Directed by Adrian Kwan, previously responsible for the likes of “The Miracle Box” and the Sam Lee horror “Scaremonger”, turns his attention to the age-old sports underdog story with “Team of Miracles – We Will Rock You”. The film is based on the true story of the Hong Kong homeless football team, following them and their Christian social worker as they try to beat the odds and make it to the Homeless World Cup Finals in Germany. Featuring an amiable cast of familiar Hong Kong and Mainland faces, including Eric Suen and TVB actress Gigi Lai in her last cinema role, the film attempts to inspire and to put forward a universal message of courage in the face of adversity – and generally succeeds, if perhaps not quite in the way that Kwan may have intended.
The film revolves around Lantern Street in Hong Kong, where social worker Tung (crooner Eric Suen) has spent his life trying to help the homeless people who congregate there, supported by a friendly priest (veteran star Yuen Wah, whose career has enjoyed somewhat of a resurgence since his popular role in Stephen Chow’s “Kung Fu Hustle”) who had rescued him from the gutter as a child. As things are looking particularly hopeless, he hits on a new way to try and push them to better things, namely putting together a football team with the aim of competing in the upcoming Homeless World Cup. Of course, this isn’t easy, mainly since none them can actually play and have various problems of their own, though by pooling their efforts and supporting each other, it slowly starts to look like their dream may come true.
“Team of Miracles – We Will Rock You” makes for highly entertaining viewing on a number of levels. Although it does feature some overt humour, mostly in the form of slapstick gags, for the most part it is quite hilarious in a presumably unintentional fashion, mainly since it is so completely over the top in terms of melodrama and cheap sentiment, yanking rather than tugging at the heartstrings. Everyone, absolutely everyone has a sob back story and tragedy in their past, which is aired as often as possible, with lots of emotional flashbacks and slow motion scenes of characters crying in the rain or howling at the heavens.
The homeless people are a bizarre, colourful collection, none of whom are convincingly destitute – including a mad bagman who spends most of the film skulking in a box and threatening people with a knife, a drug addict comedy cripple (who basically just has a crooked neck) and an alcoholic ex-bus driver who plays football in his ragged suit. Believable or not, they are all likeable, and surprisingly do grow on the viewer as things progress. The film benefits hugely from an honest sense of camaraderie, and it is hard to fault its ‘don’t give up’ style message, though the Christian angle is a bit heavy handed at times. There are a few stabs at realism throughout, which along with some footage at the end of the real team do help to remind what the film is supposed to be about, thankfully without resulting in too much of a shift in tone. As a result, the film is big hearted and genuine throughout, and though it would be a stretch to call something this daft moving or emotional, it is effectively rousing.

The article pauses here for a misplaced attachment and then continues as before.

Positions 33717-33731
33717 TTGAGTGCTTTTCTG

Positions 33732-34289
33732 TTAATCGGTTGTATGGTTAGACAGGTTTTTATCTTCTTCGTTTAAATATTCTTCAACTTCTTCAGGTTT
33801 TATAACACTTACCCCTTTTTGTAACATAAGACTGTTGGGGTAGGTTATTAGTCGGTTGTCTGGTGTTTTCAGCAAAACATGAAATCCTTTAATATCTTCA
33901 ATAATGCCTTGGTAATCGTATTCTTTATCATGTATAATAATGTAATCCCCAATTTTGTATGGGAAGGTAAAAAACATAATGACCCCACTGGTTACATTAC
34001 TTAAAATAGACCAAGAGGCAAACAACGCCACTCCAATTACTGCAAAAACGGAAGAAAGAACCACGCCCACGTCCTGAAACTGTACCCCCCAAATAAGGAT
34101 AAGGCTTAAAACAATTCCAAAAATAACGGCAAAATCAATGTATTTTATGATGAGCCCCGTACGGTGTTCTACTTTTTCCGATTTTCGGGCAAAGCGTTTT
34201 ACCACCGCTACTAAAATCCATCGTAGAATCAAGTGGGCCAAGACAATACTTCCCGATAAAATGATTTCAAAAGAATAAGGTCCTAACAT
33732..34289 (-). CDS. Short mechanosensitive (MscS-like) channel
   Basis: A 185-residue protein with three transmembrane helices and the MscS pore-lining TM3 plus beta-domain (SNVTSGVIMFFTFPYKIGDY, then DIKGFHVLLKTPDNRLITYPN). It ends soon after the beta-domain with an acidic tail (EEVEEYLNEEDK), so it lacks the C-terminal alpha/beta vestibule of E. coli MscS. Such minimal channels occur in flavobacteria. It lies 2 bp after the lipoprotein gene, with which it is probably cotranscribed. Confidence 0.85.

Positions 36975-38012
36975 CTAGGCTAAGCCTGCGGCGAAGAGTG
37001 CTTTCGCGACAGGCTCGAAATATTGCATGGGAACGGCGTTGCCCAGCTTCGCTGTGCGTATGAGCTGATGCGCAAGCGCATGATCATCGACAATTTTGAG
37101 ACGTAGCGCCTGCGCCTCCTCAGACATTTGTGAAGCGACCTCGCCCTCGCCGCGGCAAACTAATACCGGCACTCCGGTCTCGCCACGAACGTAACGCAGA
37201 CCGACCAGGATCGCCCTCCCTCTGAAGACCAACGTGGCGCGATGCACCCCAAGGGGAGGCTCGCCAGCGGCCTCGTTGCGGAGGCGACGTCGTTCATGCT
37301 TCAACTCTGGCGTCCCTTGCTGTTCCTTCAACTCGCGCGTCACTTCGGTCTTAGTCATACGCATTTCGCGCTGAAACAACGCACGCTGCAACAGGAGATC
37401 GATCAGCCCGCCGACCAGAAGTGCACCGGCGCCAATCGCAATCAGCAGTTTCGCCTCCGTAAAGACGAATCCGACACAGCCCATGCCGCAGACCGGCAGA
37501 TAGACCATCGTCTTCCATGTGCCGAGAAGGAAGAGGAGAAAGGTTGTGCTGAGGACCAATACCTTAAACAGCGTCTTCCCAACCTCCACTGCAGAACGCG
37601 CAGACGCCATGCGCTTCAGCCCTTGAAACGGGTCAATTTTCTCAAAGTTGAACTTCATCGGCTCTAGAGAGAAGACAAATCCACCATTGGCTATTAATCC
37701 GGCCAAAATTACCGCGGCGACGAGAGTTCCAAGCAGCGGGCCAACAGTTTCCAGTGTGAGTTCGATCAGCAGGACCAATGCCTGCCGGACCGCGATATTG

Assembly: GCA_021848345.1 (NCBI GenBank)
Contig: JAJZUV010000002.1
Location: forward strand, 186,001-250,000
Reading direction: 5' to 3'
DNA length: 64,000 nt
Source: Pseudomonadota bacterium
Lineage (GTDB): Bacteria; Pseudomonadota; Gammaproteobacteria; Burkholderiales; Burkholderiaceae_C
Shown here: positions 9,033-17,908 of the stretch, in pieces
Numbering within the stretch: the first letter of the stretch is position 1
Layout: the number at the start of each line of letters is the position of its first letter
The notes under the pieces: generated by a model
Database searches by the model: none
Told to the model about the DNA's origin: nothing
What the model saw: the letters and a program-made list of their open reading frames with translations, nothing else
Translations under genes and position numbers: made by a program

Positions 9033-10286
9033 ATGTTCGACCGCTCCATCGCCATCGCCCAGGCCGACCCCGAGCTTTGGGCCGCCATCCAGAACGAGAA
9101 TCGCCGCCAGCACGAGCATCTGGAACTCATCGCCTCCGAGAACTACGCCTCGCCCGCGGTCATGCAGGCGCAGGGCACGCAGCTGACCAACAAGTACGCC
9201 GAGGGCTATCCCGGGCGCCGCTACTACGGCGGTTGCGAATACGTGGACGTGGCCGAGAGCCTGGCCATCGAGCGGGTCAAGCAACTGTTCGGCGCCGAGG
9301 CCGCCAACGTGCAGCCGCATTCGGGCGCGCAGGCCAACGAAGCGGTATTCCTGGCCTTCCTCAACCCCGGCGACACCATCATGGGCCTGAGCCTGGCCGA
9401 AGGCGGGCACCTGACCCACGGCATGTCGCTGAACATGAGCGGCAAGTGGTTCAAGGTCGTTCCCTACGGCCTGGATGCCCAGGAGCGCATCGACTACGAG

Whilst the story is pretty basic and predictable stuff, right down to the final showdown and inevitable crunch moments which characters to defeat their own personal demons, it is told efficiently enough by director Kwan, and manages to remain engaging. Unsurprisingly, he packs in lots of motivational speeches (some of which are pretty odd), plus airings of the Queen song ‘We Will Rock You’, which again make for plenty of laughs. The football scenes, which occur mainly during the last third, are exciting enough, and though the film is no “Shaolin Soccer”, it manages to be suitably thrilling in its own way whilst remaining basically grounded.
As such, although obviously hard to take seriously, perhaps less so for a Christian audience, “Team of Miracles – We Will Rock You” is both entertaining and effective. Managing to somehow be both incredibly earnest and over the top at the same time, it fires home its message whilst ensuring that the viewer has a good time along the way, or at least has plenty of laughs – something pretty rare in the usually dull religiously inclined films.
Adrian Kwan (director) / Hannah Cheung, Adrian Kwan (screenplay)
CAST: Eric Suen … Cheung Kin-tung
Gigi Lai … Amanda Liu
Shiu Hung Hui … Szeto
Ka Wah Lam … Panther
Tats Lau … Ngau Wah
Jacky Man … Head
Kim-hong Tong … Sunny